Now, it is important to note that this study examined only maternally inherited mitochondrial DNA. However, with that caveat, this study showed no genetic link to populations in Turkey. The authors therefore concluded that their evidence strongly suggested:

... that the Etruscan culture developed locally, and not as an immediate consequence of immigration from the Eastern Mediterranean shores.


Now, as far as I know, there has been very little detailed DNA analysis on human remains from ancient Etruscan graves. Recovery of ancient DNA is difficult, and burial conditions are a significant factor in that. I am not aware of any whole-genome sequences from Etruscan remains, and the only published mitochondrial DNA sequences that I could find are those referenced in the 2013 study cited above.


So, to answer the question in your title, "Were Trojans the ancestors of the Romans?", the answer is probably not, but we don't know for certain.

As you say, there are limits to what we can infer from tests on modern populations, but there seems to be no evidence of a wholesale migration of an Eastern Mediterranean population to Tuscany.

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    This answer is entirely about the Etruscans, rather than the Romans. I guess that means it addresses the text of the question fairly well, but ignores the rather basic fact that the Etruscans and the Romans were completely different peoples. – T.E.D. Sep 11 '18 at 12:38
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    @T.E.D. "Completely different peoples"? I'm not so sure. Completely different civilisations certainly, but probably with a lot of shared ancestry. – sempaiscuba Sep 11 '18 at 13:22
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    Their languages are unrelated, which at least tells me they certainly felt at the time they were different peoples, and that vital part of their culture at least came from completely unrelated sources. There does seem to have been some cultural mixing though (and they were after all neighbors). – T.E.D. Sep 11 '18 at 13:38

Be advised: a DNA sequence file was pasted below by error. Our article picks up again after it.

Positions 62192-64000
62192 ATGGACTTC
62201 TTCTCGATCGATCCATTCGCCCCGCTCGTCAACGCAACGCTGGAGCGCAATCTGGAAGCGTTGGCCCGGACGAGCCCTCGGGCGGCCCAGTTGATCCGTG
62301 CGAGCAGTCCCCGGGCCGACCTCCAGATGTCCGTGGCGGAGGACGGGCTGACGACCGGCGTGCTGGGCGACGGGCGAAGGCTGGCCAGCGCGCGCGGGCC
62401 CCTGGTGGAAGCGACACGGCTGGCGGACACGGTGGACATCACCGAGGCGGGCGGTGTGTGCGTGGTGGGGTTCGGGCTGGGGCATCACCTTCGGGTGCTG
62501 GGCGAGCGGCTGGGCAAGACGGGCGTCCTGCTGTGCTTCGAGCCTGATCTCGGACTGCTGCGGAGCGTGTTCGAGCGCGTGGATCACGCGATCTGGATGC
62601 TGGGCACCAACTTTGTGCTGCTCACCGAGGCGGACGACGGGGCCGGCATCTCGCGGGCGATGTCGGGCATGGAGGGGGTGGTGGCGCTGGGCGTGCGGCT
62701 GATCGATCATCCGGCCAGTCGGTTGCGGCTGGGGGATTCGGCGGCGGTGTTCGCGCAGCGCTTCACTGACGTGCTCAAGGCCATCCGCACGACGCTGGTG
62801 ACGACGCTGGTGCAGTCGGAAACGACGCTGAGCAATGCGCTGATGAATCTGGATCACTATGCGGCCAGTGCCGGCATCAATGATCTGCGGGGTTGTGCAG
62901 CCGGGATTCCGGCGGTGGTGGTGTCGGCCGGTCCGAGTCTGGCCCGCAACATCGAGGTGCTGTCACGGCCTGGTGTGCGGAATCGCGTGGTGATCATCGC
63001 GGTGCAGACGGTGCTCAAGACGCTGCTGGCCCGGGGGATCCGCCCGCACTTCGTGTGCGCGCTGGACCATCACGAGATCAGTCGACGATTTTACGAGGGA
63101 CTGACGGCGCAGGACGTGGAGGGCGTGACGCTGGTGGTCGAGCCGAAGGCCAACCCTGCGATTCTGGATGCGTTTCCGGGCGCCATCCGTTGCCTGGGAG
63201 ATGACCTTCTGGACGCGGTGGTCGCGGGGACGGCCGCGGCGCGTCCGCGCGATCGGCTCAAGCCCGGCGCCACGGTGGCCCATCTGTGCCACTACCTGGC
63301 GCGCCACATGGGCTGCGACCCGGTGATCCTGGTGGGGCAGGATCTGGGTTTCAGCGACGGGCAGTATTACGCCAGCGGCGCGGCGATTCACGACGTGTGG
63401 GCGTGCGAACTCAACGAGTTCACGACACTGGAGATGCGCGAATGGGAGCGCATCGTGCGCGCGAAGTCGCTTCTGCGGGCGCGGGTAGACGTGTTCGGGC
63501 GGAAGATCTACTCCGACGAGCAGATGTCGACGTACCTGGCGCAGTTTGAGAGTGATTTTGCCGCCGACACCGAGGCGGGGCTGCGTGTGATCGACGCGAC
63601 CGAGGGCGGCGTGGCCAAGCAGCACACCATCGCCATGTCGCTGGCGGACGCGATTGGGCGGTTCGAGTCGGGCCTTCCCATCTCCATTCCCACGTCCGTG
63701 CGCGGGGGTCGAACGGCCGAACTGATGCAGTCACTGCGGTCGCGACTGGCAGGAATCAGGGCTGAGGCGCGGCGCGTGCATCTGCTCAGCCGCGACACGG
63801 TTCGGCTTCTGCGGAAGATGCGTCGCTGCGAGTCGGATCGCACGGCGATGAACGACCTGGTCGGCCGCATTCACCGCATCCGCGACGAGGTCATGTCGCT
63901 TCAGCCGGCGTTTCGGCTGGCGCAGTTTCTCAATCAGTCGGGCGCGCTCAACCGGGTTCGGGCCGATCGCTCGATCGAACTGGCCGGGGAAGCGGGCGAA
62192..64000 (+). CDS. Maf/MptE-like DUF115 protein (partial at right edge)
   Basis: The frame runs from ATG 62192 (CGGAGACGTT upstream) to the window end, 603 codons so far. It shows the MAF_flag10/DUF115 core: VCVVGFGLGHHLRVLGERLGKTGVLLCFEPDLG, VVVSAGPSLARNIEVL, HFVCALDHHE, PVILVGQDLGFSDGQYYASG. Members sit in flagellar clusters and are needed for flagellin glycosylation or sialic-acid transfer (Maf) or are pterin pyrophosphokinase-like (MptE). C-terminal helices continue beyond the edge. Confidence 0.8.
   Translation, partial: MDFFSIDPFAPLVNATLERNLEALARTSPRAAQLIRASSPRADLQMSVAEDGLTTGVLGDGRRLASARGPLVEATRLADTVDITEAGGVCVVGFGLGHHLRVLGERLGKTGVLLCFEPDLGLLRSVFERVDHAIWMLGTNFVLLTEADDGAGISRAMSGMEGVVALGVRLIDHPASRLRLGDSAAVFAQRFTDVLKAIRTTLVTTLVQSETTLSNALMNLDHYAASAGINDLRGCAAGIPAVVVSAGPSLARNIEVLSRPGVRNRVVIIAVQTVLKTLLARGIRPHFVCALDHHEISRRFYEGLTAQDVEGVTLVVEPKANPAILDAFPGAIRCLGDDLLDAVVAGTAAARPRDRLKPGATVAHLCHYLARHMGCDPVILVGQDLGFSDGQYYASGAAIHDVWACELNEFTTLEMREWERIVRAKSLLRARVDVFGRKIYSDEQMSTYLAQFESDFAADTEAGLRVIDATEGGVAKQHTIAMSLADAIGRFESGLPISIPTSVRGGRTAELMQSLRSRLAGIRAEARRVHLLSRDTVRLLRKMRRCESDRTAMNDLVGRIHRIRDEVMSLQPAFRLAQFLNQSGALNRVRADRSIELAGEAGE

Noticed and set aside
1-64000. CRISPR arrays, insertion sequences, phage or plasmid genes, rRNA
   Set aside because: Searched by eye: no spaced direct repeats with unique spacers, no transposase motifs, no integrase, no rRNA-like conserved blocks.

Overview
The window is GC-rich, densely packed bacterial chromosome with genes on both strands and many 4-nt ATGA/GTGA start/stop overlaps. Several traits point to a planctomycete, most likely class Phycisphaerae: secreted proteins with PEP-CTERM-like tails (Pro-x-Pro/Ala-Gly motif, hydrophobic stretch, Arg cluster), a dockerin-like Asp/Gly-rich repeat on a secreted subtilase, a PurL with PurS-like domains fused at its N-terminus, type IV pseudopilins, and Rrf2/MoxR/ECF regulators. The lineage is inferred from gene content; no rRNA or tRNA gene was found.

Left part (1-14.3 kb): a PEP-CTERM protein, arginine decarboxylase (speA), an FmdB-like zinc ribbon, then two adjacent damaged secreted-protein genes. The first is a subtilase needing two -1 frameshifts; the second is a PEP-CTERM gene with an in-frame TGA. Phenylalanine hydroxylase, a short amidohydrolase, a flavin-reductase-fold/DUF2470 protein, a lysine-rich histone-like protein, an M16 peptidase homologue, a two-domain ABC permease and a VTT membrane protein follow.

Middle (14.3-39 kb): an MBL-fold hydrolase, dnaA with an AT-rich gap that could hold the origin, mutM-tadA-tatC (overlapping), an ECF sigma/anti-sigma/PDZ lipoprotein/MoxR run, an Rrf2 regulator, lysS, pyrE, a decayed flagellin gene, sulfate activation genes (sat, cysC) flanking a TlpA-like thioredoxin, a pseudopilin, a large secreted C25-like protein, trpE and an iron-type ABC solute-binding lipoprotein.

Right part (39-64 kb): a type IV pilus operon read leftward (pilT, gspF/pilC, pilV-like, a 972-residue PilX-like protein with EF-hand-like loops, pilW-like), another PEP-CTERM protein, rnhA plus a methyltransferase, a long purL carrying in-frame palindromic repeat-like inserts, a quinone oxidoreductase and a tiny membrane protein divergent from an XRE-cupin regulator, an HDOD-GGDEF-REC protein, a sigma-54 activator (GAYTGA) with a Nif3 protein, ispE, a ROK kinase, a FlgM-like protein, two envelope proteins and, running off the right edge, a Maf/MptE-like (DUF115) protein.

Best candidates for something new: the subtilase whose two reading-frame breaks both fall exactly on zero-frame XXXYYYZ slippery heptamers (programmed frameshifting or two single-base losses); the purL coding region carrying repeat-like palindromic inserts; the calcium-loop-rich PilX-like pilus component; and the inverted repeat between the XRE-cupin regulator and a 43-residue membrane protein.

• Put the TL;DR at the top..... – Adrian773 Sep 11 '18 at 22:01
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(Greek) Trojans and Romans shared common ancestors, and that's the full extent of their relationship. They are otherwise no more closely related than they are to Germans and Gauls*.

First off, the Romans and the Etruscans were two unrelated peoples. It is probably true that at points early in their history, Rome was a client city, paying tribute to Etruscan cities, but that doesn't in any way imply they were the same people. Etruscan was not even an Indo-European language. So whatever you might find out through other means about the Etruscans, does not apply to Romans.

Livy and Virgil do mention a Roman creation myth that makes the claim that Rome was founded in part by Trojan exiles, but that's pretty much the sum of all the evidence that the Romans and the Trojans are related.

The Roman language is most decidedly not a descendant of Greek. Linguists will tell you it was spoken in the Italian peninsula, likely by recent immigrants from over the Alps, as early as 1800 BC.

Archaeologically there appears to be a continuity from the early republic back to the Villanovan culture, which appears to have evolved seamlessly from the Hallstatt culture of central Europe, after it was imported to the peninsula (presumably via migration).

The setting for the myth of the Trojan war is variously taken to be some time between 1135 and 1334 BC, which means all evidence we have is that there were pre-Roman Latin peoples in that area doing their pre-Roman Latin things long before peerless Helen would have been a gleam in Zeus's eye.

* - If Romans were in fact closely related to any other peoples, most linguists and archaeologists will tell you it would be Celts (Gauls), not Greeks

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    Archaeologically, the Villanovan culture also seems to be the precursor to the Etruscan civilisation. Hence my point about a shared ancestry. :) – sempaiscuba Sep 11 '18 at 13:43
  • Let us continue this discussion in chat. – T.E.D. Sep 11 '18 at 16:28
  • Could you cite a source for contemporaries of Livy and Virgil who scoffed at the idea of a connection between Troy and the founding of Rome? – b a Sep 11 '18 at 17:19
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    @ba - I'm removing it instead. I know where I read it, but that kind of claim should really not be made without directly quoting the primary sources (and thank you for pointing that out). If/when I can do that I'll put it back. – T.E.D. Sep 11 '18 at 17:49